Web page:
Here is my blog post from the weekend on media coverage of a recent neuroscience study. The study purports to demonstrate an association between brain function and excessive internet use. It’s essentially a cross-sectional study, so we cannot know if abnormal brain function causes excessive internet use, or if excessive internet use causes abnormal brain function (or, indeed, if some other extraneous factor causes both). Nonetheless, the media seemed pretty confident of the direction of causality: almost as one they reported the study as showing that excessive internet use causes abnormal brains. Given that the underlying finding is ambiguous, I argue that this reflects their value-systems rather than their capacity for scientific insight.

Incidentally, today the media are at it again. The Independent (UK) report on a neuroscience study that is claimed to reveal that people’s capacity to “sell out” on expressed beliefs if given enough money is somehow “wired into” the brain. This seems like something of an extravagant interpretation. The study appears — simply — to show that people process ideas such as “I am a tea drinker” in one part of the brain and ideas like “I support gay marriage” in another. Unsurprisingly, the researchers also found that when people were offered cash to disavow the latter type of idea, then (a) they tended not to do so readily, and (b) when considering it, the part of the brain devoted to ethics tended to become activated (or “lit up” in sci-fi parlance).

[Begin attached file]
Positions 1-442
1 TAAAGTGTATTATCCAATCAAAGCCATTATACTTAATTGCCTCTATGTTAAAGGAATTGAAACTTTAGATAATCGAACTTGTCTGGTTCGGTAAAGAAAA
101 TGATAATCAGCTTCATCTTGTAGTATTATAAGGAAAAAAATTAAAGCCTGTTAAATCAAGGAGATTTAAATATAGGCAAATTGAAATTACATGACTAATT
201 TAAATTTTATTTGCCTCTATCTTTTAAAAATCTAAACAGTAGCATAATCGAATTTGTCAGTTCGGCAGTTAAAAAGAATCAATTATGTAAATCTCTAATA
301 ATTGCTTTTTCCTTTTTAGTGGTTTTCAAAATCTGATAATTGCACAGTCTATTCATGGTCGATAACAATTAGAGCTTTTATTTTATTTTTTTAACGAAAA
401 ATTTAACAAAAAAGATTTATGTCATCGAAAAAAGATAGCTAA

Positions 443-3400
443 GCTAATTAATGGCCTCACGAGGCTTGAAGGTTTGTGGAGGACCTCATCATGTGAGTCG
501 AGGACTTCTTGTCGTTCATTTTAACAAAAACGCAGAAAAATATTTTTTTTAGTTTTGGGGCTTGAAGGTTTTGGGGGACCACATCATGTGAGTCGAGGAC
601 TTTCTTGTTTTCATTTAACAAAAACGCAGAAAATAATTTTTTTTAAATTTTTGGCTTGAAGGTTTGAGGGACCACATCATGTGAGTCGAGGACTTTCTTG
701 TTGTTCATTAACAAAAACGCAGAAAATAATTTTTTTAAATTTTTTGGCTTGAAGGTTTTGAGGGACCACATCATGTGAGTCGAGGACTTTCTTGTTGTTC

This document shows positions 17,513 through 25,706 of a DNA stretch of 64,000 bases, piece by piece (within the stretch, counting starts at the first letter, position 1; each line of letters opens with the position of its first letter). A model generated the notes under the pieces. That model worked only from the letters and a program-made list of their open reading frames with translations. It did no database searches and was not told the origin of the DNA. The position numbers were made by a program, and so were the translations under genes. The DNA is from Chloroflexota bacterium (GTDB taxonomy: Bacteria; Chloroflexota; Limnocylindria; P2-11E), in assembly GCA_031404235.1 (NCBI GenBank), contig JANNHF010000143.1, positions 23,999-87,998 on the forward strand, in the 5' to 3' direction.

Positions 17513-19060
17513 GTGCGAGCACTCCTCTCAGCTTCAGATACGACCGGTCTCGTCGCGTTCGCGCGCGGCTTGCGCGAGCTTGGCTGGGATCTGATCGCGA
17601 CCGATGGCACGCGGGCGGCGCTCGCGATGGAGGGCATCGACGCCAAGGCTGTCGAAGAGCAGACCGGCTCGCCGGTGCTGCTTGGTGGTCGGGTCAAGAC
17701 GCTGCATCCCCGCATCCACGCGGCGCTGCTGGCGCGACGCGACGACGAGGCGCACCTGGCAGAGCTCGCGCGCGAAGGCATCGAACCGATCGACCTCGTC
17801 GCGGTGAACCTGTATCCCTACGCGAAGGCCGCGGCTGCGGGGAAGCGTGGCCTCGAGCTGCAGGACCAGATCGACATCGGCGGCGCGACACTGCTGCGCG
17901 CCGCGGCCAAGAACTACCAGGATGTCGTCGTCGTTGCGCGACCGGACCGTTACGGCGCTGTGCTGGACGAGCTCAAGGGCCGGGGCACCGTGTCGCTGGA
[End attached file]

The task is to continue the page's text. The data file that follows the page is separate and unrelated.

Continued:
Why exactly is this news? Well, in short, the media are obsessed with brains.


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